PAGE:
An investigation into the different styles of the lawyer and construction specialist when mediating construction disputes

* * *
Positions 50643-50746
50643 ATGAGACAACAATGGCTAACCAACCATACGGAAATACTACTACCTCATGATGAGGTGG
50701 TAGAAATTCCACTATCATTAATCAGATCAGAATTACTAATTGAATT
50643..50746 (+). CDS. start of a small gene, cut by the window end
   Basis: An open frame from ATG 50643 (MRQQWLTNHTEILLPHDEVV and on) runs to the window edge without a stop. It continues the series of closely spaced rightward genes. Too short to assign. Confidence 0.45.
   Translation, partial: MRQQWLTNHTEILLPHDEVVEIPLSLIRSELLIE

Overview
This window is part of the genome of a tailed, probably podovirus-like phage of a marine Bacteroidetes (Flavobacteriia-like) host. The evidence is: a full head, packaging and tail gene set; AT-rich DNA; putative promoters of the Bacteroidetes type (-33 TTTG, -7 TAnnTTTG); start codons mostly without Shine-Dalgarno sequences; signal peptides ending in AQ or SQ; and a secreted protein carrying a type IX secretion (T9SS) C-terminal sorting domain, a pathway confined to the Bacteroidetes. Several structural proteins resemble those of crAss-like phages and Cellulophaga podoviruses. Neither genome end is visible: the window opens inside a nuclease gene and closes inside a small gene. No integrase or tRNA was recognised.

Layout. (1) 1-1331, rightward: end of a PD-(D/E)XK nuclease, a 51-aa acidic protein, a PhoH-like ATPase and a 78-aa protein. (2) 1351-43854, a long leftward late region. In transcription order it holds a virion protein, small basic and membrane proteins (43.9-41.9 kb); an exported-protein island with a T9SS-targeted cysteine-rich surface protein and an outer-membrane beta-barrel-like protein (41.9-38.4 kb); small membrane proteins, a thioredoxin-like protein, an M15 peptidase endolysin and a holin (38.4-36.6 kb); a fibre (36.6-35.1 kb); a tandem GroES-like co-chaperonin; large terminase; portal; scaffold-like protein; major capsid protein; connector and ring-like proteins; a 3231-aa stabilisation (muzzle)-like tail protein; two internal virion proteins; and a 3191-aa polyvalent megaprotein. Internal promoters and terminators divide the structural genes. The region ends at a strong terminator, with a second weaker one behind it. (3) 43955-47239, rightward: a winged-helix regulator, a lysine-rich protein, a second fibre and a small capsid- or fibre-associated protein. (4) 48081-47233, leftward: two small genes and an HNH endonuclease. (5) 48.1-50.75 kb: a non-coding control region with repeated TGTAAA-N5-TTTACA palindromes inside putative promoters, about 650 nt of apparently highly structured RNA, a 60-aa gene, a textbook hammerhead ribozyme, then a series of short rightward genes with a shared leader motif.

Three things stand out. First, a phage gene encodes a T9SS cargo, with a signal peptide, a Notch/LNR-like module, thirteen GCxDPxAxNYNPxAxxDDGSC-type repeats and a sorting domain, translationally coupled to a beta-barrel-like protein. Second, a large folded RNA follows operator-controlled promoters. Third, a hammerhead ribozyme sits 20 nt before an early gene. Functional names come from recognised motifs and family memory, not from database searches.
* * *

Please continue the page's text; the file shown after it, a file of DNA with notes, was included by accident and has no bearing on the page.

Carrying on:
Purpose: The purpose of this paper is to assess the views and experiences of mediators from different professional backgrounds practising in the construction industry. Previous research shows that the legal profession dominates construction mediation in both England and Wales. Design/methodology/approach: The phenomenological approach was used to capture the lived experiences of the interviewees and gain insight into their views and practices. The data collection was by semi-structured interviews. The data was then analysed using software to establish themes. Findings: The major difference in mediator practice discovered between the two groups is the use of the evaluative style by lawyer and facilitative style by non-lawyer mediators. Non-lawyer mediators strongly reported their criticisms of the evaluative style in mediation suggesting that it undermines the parties’ ability to self-determine their own dispute and reduces the level of satisfaction experienced by the parties in the process of mediation. Lawyer mediators supported the use of the evaluative style as an acceptable compromise on the parties’ self-determination and feelings of satisfaction in pursuit of achieving the goal of a settlement in mediation, which was significantly better than the escalation of stress and costs to the parties in the event that the dispute escalates to litigation. In addition, mandatory mediation, the role of advisors/advocates, governance and the future of mediation were explored. Originality/value: The research is anticipated to be of particular benefit to parties considering referring a construction dispute to mediation.